I have come to really enjoy listening to and reading N.T. Wright’s works. The former Bishop of Durham adds an eloquence and reverence to theology that is missing in today‘s world. When I read Tom Wright’s works, I get a sense of wonder. Awe. Maybe even worship within my soul. I think this feeling is God-given. We’re meant to be a people who worship through creation, even good books and thoughtful writings from experts in all fields. I recently sat with an individual that I greatly admire who cautioned me about reading various types of literature. “Austin, be careful about reading so many other books out there…you might just end up believing what you read…I don’t want you to end up full of theology and no good in the pulpit.” I sat in true astonishing bewilderment. The God of the universe has revealed Himself through a piece of literature…a book! Surely that adds a level of validity to reading books. How can reading books be unhealthy for you? I wholeheartedly disagree with the advice. I think God is a God who likes to tell a good story and we should be a people who love a good tale. We should be people who love a good read. Maybe if more pastors, missionaries, laymen, and Christians in general read more books, they’d be way more knowledgeable in infecting their culture, sharing the Gospel, and genuinely engaging other worldviews with the truth. Instead, we repeat a couple spiritual laws or some boring ABC’s. God has entrusted us, His Church, with the best story in the world. With great ingenuity we have managed, with the aid of much theory, to make that story boring as hell. I pray that you discover writers who use reverent but imaginative words to capture and display the glory of God for you like N.T. Wright and others have done for me. Read good books. Worship God through creation.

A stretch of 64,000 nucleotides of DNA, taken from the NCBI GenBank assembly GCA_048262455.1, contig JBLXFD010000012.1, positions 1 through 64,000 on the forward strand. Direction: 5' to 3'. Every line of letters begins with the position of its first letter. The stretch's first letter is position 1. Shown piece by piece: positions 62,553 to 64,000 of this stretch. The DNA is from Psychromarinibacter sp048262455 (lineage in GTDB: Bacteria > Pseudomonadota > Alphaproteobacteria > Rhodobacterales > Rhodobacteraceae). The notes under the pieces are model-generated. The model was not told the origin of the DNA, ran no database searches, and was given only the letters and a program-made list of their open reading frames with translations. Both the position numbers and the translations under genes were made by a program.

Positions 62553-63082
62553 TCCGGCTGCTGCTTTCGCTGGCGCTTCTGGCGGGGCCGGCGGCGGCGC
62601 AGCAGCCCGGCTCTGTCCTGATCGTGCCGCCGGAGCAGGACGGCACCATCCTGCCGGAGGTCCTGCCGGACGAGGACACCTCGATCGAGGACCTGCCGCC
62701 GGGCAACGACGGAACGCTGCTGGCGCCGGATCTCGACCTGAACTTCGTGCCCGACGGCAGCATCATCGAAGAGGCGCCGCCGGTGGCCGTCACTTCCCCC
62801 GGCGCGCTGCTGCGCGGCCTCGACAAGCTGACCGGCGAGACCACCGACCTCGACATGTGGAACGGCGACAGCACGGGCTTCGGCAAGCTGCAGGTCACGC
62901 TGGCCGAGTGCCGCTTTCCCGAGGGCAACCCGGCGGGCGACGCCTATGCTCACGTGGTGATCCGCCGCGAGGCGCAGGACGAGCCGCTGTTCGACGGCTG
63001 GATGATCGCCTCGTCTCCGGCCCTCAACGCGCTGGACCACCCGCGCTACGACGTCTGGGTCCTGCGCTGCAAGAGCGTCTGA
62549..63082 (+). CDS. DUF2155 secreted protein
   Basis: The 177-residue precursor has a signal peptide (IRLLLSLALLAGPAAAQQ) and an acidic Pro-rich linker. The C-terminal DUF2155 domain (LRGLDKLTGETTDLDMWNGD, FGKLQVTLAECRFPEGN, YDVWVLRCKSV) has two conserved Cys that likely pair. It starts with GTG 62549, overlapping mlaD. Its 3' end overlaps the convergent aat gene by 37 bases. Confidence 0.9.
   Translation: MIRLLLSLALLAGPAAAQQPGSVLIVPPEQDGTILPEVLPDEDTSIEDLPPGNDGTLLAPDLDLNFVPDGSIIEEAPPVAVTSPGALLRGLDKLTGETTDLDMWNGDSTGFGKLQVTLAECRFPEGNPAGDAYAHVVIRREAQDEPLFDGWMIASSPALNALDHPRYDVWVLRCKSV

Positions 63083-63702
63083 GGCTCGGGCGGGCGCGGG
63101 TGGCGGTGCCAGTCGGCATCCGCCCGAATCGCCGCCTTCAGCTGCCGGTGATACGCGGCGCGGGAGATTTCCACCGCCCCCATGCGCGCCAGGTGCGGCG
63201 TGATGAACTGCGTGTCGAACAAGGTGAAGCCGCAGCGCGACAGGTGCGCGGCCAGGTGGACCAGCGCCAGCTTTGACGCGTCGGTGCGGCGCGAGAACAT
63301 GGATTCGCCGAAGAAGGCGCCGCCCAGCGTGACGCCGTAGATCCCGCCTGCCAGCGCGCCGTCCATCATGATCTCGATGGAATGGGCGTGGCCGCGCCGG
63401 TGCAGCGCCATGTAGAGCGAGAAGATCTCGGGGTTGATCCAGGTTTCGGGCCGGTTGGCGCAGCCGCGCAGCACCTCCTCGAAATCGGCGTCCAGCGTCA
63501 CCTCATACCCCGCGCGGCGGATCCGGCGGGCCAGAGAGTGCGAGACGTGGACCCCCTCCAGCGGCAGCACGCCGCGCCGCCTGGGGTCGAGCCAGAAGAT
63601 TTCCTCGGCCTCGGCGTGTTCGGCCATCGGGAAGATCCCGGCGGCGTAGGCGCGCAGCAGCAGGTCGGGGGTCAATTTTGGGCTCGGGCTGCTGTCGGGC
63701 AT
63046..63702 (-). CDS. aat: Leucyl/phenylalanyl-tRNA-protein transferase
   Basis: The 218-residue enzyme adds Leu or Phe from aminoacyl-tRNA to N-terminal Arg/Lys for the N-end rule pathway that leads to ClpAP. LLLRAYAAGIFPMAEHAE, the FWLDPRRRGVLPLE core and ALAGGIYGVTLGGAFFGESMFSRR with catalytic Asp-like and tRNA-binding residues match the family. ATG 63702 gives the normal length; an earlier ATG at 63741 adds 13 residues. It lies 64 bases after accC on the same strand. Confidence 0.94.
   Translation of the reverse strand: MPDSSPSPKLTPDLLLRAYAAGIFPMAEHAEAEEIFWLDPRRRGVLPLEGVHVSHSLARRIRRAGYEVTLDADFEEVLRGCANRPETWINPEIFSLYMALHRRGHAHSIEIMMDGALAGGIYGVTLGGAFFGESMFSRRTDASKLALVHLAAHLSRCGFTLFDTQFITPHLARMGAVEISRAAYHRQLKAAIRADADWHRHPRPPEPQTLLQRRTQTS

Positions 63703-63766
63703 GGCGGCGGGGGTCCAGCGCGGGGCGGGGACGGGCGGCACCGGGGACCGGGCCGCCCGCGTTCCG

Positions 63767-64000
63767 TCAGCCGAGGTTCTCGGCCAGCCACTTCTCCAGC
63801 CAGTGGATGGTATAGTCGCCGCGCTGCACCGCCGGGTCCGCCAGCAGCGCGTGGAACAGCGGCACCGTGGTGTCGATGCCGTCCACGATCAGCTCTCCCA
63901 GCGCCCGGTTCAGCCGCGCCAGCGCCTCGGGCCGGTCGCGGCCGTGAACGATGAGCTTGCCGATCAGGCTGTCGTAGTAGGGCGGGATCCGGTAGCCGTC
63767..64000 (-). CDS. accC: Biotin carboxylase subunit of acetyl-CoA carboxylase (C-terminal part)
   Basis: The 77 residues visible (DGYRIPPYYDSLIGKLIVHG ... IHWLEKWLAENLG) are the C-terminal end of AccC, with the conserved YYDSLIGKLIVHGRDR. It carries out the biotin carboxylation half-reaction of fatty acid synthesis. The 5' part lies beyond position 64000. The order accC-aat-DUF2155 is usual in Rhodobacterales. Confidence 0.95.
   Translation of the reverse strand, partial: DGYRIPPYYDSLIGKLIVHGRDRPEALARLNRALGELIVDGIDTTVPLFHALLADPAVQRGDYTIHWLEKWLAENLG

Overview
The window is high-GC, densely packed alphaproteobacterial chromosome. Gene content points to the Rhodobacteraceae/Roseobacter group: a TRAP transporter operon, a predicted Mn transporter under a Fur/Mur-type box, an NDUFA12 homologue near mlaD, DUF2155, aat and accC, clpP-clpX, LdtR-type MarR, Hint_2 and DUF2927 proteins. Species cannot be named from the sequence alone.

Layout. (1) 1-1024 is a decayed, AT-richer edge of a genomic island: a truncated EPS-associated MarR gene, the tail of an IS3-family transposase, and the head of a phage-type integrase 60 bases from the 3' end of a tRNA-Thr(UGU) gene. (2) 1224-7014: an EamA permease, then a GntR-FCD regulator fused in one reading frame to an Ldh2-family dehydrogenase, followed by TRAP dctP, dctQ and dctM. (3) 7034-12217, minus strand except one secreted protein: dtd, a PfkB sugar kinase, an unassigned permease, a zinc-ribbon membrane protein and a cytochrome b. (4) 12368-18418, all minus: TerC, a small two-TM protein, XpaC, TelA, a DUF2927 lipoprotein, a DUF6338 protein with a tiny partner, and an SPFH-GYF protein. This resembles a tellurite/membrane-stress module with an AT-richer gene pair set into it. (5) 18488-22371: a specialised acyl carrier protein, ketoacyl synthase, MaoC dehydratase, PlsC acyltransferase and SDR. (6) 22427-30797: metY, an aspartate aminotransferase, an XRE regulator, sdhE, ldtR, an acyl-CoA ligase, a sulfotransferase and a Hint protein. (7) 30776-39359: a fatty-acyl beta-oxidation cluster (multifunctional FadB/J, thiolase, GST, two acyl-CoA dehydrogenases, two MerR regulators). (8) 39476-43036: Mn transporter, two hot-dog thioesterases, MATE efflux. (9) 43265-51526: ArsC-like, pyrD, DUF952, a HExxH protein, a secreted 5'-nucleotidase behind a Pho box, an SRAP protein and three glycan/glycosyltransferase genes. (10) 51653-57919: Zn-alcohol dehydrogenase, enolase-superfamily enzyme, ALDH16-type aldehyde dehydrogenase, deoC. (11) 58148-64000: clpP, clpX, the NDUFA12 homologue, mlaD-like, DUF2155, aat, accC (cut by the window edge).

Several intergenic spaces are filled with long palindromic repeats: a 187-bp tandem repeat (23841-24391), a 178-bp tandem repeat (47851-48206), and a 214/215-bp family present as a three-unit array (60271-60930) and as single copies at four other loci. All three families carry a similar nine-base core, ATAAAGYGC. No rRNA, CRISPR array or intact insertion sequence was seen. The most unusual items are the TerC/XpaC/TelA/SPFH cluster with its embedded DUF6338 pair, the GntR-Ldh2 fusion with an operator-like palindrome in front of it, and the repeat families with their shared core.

“I am concerned that our reading and our writing is gravitating to the lowest common denominator so completely that the great themes of majesty and nobility and felicity are made to seem trite, puny, pedestrian…I am concerned about the state of the soul in the midst of all the cheap sensory overload going on today. You see, without what Alfred North Whitehead called “an habitual vision of greatness”, our soul will shrivel up and lose the capacity for beauty and mystery and transcendence.
But it isn’t just the substance of what we say (or write or read or hear or see) that concerns me. It is the way we say it. To write pedantically about radiance or infinity or ubiquity stunts the mind and cramps the soul. To find the right word, to capture the perfect image, awakens the spirit and enlarges the soul. Mark Twain noted that the difference between the right word and the almost right word is like the difference between the lightning and a lightning bug…The ancient Hebrew prophets cared enough about their message that they frequently delivered it in poetic form. May new prophets arise in our day that will call us to faithful living in words that are crisp and clear and imaginative.” ~Richard Foster
“Our task as image-bearing, god-loving, Christ-shaped, spirit filled Christians, following Christ and shaping our world, is to announce redemption to a world that has discovered its fallenness, to announce healing to a world that has discovered its brokenness, to proclaim love and trust to a world that knows only exploitation, fear and suspicion…The gospel of Jesus points us and indeed urges us to be at the leading edge of the whole culture, articulating in story and music and art and philosophy and education and poetry and politics and theology and even–heaven help us–biblical studies, a worldview that will mount the historically-rooted Christian challenge to both modernity and post modernity, leading the way…with joy and humor and gentleness and good judgment and true wisdom. I believe if we face the question, “if not now, then when?” if we are grasped by this vision we may also hear the question, “if not us, then who?” and if the gospel of Jesus is not the key to this task, then what is?” ~N.T. Wright